Large Public Sectors
The MENA region also has the highest central government wage bill in the world (as a percentage of GDP) – 9.8% of GDP compared to a global average of 5.4%. The high wage bill partly reflects the fact that government employment in MENA is comparatively high, but it also reflects the fact that public sector wages in MENA were on average 30% higher than private sector wages, compared to 20% lower worldwide. Around the turn of this century, the public sector accounted for about one-third of total employment in Syria, 22% in Tunisia, and about 35% in Jordan and Egypt.
Public-sector employment shares are even higher as a percentage of nonagricultural employment – reaching 42% in Jordan and 70% in Egypt. The dominant role of the public sector as employer throughout MENA has distorted labour market outcomes and diverted resources away from a potentially more dynamic private sector. Government hiring practices have typically inflated wage expectations and placed a premium on diplomas over actual skills, influencing educational choices and contributing to skill mismatches.
High Reservation Wages
The comparatively greater job security, higher wages, and more generous on-wage benefits offered by the public sector have inflated wage expectations among new entrants. In fact, public sector wages are 48% and 36% higher than those offered by the private sector in Egypt and Tunisia, respectively. Relatively high wages and benefits encourage workers to seek jobs in the public sector instead of potentially more productive jobs in the private sector.
In addition, generous childcare and maternity leave policies encourage females to focus on obtaining public sector jobs. However, public sector jobs remain valued because of job security, high compensation and benefits, and lack of opportunities in the private sector. It appears that the system essentially has created a dual labour market, with the public sector representing the high-wage, high-benefit sector.
MENA Oil Importers Need to Increase Employment
To absorb the unemployed and new entrants to the labour force, the MENA oil importers will need to increase employment by an estimated 18.5 million2 full-time positions over the next decade – although even this would leave the ratio of employment to working-age population lower than that currently observed in any other region.
Reaching the job target will require a combination of permanently higher economic growth and reforms to improve the responsiveness of the labour market. The fact that youth unemployment has remained high for so long indicates that the problem is largely structural and will not be resolved by a cyclical increase in output, but would need a sustained high and job-creating growth, supported by a sound macroeconomic environment.
A higher growth performance will be necessary but not sufficient to significantly reduce unemployment over the medium term. In particular, in the absence of structural reforms aimed at improving the responsiveness of labour market conditions to changes in economic activity, higher economic growth is likely to have only a modest impact on youth unemployment. In this context, deepening structural policies such as:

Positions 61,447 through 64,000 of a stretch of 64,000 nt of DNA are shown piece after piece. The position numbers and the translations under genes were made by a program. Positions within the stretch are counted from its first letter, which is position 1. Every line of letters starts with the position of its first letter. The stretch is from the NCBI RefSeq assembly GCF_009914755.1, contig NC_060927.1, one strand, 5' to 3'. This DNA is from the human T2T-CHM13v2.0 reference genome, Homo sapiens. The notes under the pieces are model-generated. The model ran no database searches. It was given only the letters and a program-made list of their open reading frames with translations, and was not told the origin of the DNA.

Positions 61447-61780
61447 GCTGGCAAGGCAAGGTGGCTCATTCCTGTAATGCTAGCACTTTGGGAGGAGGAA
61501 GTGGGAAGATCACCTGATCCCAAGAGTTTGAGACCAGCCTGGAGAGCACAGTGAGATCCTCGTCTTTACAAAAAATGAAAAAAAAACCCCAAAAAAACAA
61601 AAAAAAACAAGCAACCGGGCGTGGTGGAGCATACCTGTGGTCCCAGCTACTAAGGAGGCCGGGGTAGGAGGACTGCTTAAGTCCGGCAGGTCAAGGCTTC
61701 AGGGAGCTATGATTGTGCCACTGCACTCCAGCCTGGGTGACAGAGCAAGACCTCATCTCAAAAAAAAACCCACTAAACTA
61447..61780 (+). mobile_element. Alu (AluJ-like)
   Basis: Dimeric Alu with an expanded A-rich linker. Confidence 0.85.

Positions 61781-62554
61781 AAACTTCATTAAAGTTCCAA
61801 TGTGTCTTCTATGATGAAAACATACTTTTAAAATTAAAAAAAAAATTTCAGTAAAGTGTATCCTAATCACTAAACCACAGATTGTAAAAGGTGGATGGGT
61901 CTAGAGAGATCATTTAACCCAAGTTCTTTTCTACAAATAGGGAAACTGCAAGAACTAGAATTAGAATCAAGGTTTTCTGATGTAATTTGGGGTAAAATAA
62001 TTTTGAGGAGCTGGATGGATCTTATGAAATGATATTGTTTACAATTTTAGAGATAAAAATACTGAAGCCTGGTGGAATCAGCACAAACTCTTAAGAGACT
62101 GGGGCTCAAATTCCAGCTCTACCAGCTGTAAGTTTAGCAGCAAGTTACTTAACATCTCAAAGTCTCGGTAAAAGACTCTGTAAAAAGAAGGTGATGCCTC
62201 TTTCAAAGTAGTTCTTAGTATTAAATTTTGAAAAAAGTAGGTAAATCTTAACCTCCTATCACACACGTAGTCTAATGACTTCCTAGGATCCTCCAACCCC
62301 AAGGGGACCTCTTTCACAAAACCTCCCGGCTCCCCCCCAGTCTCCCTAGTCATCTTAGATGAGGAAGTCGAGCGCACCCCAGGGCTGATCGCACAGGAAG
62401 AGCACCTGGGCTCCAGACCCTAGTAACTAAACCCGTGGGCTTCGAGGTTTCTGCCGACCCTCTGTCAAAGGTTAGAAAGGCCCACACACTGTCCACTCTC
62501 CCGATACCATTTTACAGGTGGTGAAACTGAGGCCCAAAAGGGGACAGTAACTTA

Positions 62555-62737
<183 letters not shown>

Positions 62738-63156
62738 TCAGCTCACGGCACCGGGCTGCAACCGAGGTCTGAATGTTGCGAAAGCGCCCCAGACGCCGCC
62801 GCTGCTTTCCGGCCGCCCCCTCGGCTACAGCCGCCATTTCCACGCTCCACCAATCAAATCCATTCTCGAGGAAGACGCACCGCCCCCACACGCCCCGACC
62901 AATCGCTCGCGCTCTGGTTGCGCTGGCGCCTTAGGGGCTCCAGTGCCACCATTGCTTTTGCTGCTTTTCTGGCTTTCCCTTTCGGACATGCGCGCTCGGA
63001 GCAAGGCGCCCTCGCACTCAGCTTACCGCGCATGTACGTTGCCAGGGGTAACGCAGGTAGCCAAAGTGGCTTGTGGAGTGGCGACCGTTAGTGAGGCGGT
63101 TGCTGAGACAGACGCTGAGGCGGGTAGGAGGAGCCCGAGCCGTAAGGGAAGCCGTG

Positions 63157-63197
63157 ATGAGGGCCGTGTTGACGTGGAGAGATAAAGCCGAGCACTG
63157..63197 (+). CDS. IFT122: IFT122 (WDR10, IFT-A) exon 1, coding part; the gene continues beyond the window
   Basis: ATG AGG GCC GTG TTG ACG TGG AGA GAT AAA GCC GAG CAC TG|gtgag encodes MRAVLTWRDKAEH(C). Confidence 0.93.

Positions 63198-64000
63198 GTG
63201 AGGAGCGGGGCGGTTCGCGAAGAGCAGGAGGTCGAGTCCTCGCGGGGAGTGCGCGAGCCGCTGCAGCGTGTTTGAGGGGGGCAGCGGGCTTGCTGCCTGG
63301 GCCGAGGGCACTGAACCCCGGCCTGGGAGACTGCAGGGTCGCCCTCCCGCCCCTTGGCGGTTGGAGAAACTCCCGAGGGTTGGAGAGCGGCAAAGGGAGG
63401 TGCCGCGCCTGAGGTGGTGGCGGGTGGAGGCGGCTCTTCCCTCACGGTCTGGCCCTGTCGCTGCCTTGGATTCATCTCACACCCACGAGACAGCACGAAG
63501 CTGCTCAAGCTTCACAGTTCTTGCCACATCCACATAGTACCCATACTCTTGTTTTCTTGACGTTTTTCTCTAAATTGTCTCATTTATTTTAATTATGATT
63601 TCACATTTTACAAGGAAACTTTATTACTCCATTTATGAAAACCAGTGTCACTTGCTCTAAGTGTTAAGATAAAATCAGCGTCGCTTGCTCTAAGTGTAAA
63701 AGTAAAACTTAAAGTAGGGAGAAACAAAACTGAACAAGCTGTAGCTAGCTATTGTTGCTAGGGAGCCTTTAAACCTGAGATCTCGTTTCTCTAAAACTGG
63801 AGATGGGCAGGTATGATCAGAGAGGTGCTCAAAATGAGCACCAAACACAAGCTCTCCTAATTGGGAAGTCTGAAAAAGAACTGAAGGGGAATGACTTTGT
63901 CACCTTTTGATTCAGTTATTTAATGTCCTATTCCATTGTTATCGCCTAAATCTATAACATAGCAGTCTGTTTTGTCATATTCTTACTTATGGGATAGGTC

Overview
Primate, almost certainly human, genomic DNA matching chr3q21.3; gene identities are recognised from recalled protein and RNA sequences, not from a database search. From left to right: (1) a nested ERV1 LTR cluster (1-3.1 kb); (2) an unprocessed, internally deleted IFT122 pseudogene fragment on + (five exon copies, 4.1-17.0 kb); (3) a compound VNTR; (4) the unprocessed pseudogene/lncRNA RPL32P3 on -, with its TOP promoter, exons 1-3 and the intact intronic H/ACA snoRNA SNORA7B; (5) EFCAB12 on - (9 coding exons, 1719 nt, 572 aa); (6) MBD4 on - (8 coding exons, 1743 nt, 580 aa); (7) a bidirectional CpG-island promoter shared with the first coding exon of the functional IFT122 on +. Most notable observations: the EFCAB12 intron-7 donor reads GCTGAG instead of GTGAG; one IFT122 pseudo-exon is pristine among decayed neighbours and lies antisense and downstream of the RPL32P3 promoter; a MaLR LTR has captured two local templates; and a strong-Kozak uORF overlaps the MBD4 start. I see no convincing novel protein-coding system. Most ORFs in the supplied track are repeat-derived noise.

• Improving the flexibility of the labour market will be essential to increase labour demand over the medium term and to facilitate the integration of young outsider workers into the labour market. In this context, reforms aimed at reducing search and hiring costs will be crucial.
• Improving the business climate and fostering product market competition will also be key to reducing unemployment over the medium term. In particular, lower barriers to entry curb market power and incumbents’ rents, and they tend to reduce wage claims and close the gap between productivity and real wages. Moreover, stronger competition may reduce bargaining positions of employers and increase employment costs for higher wages. Reduced rent sharing would also decrease the time spent searching for employment opportunities in high-wage sectors. In addition, improvement in business climate and product market competition will also be essential to raising potential growth over the medium term.
• Addressing skill mismatches will be key to reducing youth unemployment. In this context, realigning curricula with private-sector needs, reforming university admission policies and improving the quality of educational systems will be of crucial importance.
• Improving public-sector hiring practices and compensation policies. Public sector hiring procedures should place greater emphasis on skills and competition and less on paper qualifications. Moreover, strengthening the link between compensation and performance and implementing merit-based promotion policies would also send the right signals regarding skill formation for young people.
• Reducing the size of public sector. Large government sectors tend to crowd out private investment and to reduce the size of the private sector and sustained growth over the medium term. In addition, large government sectors often involve higher taxes, which can have depressive effects on aggregate demand and on the labour market.
Ongoing Social and Political Turmoil